Sanders vows to continue Democratic platform fight

Story highlights

  • Bernie Sanders says he'll keep up his fight
  • He wants a more progressive Democratic platform

Washington (CNN)Bernie Sanders claimed some "very, very important victories" in the initial draft of the Democratic platform -- but vowed to continue fighting for the inclusion of progressive causes.

Sanders, who has yet to officially suspend his Democratic presidential campaign, said he'll continue pressing for the policies that animated his failed presidential bid before the party's 2016 platform is locked in at the Democratic National Convention in Philadelphia next month.
"We lost some very important fights," Sanders told CNN's Jake Tapper on "State of the Union." "We're going to take that fight to Orlando, where the entire committee meets in two weeks. And if we don't succeed there, then we'll certainly take it to the floor of the Democratic convention."
    Sanders' victories in the platform include a $15-an-hour minimum wage, efforts to curb "Wall Street greed" and hiking taxes on multi-millionaires. But it does not line up with Sanders' positions on trade, a carbon tax and a Medicare-for-all single-payer health insurance system.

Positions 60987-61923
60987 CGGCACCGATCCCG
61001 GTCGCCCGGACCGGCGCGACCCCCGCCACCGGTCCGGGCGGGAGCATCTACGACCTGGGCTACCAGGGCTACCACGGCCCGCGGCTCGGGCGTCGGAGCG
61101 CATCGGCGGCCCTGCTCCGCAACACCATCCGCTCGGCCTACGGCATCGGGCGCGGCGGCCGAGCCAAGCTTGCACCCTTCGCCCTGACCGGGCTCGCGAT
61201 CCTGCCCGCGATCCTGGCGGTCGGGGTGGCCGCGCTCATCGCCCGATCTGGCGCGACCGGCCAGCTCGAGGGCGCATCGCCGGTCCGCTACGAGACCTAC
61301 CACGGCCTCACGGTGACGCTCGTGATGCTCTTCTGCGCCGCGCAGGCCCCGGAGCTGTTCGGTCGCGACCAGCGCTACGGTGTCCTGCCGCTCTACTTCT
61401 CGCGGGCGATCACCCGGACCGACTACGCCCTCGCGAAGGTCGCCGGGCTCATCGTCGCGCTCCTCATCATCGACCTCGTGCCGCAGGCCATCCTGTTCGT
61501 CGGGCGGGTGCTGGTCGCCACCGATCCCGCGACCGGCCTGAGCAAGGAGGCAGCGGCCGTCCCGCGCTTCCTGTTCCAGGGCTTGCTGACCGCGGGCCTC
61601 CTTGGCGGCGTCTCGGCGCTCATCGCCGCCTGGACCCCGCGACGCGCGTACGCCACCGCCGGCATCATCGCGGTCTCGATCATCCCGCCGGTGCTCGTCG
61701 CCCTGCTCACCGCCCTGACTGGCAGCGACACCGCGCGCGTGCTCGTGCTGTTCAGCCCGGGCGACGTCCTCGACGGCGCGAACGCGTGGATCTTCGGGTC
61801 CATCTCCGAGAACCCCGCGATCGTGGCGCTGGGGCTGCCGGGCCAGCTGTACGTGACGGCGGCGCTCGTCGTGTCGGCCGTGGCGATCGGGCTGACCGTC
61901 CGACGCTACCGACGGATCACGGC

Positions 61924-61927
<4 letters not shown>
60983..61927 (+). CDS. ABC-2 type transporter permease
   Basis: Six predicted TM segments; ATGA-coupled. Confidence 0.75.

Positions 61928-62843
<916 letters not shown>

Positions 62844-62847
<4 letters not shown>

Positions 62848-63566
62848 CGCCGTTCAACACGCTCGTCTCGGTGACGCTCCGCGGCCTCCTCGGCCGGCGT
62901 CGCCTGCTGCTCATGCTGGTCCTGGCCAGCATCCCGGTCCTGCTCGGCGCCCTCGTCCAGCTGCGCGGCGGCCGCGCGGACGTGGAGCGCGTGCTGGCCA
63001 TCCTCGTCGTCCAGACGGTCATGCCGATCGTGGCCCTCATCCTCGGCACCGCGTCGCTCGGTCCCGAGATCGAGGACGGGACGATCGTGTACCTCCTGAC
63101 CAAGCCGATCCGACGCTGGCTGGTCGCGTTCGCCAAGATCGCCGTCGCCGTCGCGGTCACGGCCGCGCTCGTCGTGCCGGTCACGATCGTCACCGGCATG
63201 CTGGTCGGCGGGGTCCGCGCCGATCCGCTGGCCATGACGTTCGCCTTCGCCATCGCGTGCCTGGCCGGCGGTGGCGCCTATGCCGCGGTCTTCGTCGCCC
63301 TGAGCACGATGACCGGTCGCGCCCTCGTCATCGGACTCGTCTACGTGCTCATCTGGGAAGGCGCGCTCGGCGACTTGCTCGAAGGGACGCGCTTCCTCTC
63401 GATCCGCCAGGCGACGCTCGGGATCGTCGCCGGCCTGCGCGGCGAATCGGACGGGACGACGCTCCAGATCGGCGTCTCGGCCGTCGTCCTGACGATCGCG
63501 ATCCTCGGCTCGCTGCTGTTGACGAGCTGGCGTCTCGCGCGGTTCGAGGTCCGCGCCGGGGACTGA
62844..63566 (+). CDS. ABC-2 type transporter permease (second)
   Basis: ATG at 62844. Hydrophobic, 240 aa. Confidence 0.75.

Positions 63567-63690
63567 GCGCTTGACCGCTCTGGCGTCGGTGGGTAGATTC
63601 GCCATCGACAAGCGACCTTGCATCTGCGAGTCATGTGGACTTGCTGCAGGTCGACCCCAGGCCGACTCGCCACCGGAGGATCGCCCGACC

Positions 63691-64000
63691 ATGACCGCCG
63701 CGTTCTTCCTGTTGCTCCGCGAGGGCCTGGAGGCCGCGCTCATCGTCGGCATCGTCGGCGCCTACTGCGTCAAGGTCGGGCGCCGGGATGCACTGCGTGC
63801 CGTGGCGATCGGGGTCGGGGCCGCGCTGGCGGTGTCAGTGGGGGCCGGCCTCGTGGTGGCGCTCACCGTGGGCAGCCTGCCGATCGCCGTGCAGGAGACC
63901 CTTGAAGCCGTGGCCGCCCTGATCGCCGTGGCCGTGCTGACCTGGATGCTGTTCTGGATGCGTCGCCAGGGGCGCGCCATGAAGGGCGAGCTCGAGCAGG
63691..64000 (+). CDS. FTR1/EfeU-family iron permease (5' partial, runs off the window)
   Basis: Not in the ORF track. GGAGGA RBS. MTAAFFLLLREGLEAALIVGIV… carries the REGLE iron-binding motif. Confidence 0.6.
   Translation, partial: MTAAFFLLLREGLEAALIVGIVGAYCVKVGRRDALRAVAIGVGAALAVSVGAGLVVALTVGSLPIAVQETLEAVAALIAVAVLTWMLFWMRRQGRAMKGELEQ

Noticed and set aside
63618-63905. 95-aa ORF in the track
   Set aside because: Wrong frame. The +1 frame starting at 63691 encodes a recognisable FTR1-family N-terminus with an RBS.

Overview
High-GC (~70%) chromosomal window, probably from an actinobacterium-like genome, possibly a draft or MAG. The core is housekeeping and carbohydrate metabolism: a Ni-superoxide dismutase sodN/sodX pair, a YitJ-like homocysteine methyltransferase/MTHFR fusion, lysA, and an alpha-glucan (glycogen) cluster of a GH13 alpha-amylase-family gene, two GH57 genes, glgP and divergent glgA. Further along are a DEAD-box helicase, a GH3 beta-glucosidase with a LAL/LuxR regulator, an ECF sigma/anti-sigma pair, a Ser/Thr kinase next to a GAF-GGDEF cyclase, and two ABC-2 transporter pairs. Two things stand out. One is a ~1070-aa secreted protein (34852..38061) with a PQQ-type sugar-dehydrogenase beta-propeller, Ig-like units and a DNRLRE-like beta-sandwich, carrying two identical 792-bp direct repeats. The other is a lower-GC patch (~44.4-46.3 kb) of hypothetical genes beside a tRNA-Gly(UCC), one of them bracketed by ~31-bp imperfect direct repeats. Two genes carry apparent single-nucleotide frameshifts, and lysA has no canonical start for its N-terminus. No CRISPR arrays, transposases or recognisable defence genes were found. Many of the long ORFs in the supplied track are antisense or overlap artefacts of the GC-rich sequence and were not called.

"We have made some good gains," Sanders said. "We have more to do."
    Sanders has said he'll support presumptive Democratic presidential nominee Hillary Clinton and do everything he can to defeat Republican Donald Trump in November. But, pressed about polls that show nearly half of his voters not currently supporting Clinton, Sanders said she'll need to embrace progressive policy positions to win over those supporters.
    "And if she does the right thing, I am absolutely confident that the vast majority of my voters will vote for her," Sanders said.
    "That is the process we are engaged in right now. We're working on the Democratic platform. We are talking to the Clinton campaign," he said. "And I hope very much that Secretary Clinton understands that not only is it good public policy, it's the right thing to do; it is good politics to begin to move in that direction."
    Sanders said he doesn't believe Trump will win in the general election -- in part because of his refusal to accept climate science and his proposed cuts in taxes for the wealthy.
    Sanders also said Trump goes against "centuries of struggle that we have had in this country to combat discrimination."
    "That is not the candidate that the American people are going to support in November," he said.